Now, doing so would mean that I would be late getting home. The traffic only gets worse and the food at home will only get cold. What do I do? I pass the man and head home.

This is just one example. There are so many expedient things that cause us to choose ourselves above others. Helping this man and sharing the gospel with him would be a God honoring thing to do, but it would also make me late. Helping him would be an inconvenience.

Unfortunately, this is one of many things that we all do. And by doing so, we dishonor God. What does the Bible say about expedience?

Principle of Expedience
We will be gleaning from the Corinthian letters often during this series of articles. So it is important to remember the context. If we studied the background of this city it would resemble any modern, metropolitan and liberal thinking city of our day. As you may recall, the Corinthian church was under heavy rebuke from the Apostle Paul. He accuses them of acting like children (1 Corinthians 14:20) and being ignorant (1 Corinthians 12:1). Paul was telling them to “Grow up!” In fact, the Corinthians were going so far as to excuse their wicked behaviors.

Paul writes to them in his first letter saying, “‘All things are lawful for me,’ but all things are not helpful” (1 Corinthians 6:12a). In this verse Paul quotes a commonly used phrase that was understood by the people of Corinth – “All things are lawful.” More thought-for-thought translations read, “All things are permitted.” The phrase might have been coined by Paul himself in an earlier teaching about Christian liberty (Galatians 5:1-15). Paul loved to teach on his liberty in Christ. It was a sharp contrast to his life as a Pharisee extremist. But at some point, the Corinthian people did what they do best. They twisted its meaning to excuse their sinful lusts. When caught in the act of sinning, they were making it casual by replying with the words of Paul “All things are permitted.”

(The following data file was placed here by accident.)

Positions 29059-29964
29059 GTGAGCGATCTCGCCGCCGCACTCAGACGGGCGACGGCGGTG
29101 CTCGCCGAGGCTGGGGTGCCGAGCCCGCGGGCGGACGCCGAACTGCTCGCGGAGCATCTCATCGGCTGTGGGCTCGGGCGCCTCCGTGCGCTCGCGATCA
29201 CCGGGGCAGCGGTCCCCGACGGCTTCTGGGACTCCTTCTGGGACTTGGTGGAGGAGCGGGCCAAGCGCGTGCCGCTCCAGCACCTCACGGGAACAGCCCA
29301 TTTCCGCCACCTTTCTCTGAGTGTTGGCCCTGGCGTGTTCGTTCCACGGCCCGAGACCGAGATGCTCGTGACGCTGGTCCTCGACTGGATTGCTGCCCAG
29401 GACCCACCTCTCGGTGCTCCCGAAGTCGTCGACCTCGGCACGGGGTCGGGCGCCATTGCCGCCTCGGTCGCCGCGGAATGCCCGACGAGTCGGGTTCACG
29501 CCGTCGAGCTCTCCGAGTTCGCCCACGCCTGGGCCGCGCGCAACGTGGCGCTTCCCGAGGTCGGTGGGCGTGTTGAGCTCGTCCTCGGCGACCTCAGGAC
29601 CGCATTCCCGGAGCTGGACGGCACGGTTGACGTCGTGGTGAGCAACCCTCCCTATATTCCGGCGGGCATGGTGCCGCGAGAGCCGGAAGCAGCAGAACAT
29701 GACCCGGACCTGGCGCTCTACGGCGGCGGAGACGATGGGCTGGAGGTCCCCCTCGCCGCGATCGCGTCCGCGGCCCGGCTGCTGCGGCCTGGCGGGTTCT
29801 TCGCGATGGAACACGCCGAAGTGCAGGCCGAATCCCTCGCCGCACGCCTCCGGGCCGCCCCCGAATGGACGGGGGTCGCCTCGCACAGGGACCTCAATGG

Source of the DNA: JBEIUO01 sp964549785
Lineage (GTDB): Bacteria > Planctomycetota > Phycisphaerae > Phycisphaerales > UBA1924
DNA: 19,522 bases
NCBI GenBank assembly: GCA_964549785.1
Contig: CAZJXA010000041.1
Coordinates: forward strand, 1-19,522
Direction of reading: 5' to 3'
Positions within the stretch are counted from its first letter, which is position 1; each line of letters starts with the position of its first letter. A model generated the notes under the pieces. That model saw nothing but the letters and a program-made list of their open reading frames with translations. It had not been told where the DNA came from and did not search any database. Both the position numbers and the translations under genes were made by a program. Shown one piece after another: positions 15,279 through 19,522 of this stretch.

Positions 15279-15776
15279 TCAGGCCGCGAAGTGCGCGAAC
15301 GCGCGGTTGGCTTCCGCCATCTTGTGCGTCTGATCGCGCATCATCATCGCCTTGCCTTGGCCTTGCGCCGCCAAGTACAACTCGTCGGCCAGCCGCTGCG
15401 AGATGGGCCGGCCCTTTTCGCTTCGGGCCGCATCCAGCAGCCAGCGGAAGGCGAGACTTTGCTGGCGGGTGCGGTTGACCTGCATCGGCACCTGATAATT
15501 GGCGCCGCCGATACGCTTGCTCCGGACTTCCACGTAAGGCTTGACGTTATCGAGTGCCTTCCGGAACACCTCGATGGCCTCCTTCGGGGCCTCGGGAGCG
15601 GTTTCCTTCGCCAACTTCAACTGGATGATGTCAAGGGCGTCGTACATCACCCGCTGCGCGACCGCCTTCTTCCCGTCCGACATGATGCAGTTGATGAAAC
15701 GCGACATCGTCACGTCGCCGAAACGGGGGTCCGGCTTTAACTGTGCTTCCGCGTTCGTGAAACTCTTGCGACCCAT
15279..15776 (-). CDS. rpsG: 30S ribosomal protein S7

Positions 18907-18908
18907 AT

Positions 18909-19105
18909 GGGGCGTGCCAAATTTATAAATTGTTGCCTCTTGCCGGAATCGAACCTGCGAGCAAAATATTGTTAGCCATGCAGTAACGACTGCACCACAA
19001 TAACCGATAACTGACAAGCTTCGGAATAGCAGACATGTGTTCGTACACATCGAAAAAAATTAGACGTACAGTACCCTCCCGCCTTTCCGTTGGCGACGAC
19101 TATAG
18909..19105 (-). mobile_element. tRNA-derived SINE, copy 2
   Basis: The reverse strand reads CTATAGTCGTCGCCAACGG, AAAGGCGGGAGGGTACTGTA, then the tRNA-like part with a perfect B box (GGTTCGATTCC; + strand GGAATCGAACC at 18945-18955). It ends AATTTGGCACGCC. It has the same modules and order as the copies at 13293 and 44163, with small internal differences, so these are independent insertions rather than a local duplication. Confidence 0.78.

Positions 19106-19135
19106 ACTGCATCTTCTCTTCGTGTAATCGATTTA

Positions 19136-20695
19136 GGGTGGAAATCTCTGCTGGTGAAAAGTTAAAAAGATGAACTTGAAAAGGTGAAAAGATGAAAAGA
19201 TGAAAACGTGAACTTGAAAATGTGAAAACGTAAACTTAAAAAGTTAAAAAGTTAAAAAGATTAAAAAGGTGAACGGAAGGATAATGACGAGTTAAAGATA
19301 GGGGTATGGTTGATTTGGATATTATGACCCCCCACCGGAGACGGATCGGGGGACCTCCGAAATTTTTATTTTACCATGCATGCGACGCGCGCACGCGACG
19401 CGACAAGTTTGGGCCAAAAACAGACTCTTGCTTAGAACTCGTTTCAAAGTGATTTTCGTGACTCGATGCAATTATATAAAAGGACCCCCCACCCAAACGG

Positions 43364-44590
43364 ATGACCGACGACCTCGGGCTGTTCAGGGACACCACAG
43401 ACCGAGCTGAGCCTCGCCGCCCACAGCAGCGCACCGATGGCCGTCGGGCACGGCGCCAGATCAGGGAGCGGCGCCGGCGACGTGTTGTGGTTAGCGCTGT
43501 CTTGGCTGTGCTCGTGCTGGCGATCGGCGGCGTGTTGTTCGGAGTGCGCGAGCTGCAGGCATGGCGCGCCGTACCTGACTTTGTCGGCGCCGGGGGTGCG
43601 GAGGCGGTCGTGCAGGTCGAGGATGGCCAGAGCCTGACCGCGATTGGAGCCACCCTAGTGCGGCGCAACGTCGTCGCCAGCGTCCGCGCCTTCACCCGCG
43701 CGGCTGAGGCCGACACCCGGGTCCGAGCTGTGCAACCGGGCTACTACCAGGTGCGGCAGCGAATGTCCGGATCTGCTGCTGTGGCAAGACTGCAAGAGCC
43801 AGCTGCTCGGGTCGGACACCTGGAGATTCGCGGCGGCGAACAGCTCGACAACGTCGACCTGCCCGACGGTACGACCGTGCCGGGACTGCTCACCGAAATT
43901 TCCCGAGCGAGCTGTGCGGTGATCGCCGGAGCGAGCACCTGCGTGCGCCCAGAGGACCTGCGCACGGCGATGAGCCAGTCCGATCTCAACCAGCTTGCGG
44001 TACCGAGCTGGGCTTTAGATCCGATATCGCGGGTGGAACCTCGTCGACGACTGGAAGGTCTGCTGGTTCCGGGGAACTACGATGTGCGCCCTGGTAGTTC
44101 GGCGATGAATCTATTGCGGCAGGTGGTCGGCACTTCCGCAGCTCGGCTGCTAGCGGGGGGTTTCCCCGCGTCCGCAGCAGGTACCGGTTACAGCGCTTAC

So Paul exposed it for its real meaning. It meant that where the Bible is silent, Christians are free to do what pleases them, but only as governed by godly principles. In other words, we are not free to sin while we enjoy life in Christ.

Some of these expedient pleasures can be a terrible obstacle for us. Since they are so convenient, they tend to feed our impatience. They make us more prone to do what is best for us rather than God and others.

A good example can be found in 1 Samuel 13:1-15. It is important to know what exactly is happening here. So let me set the back drop. In those times, the Bible was not yet completed. So people relied on God’s prophets for their revelation. Samuel was one of these prophets. Just three chapters before, Samuel gave King Saul some explicit directions. He said “go down before me to Gilgal; and surely I will come down to you to offer burnt offerings and make sacrifices of peace offerings. Seven days you shall wait, til I come to you and show you what you should do” (1 Samuel 10:8). It was an exclusive job of the priests to offer sacrifices to God. And Saul was aware of that. So let’s see how the story pans out. We continue where King Saul arrives at Gilgal.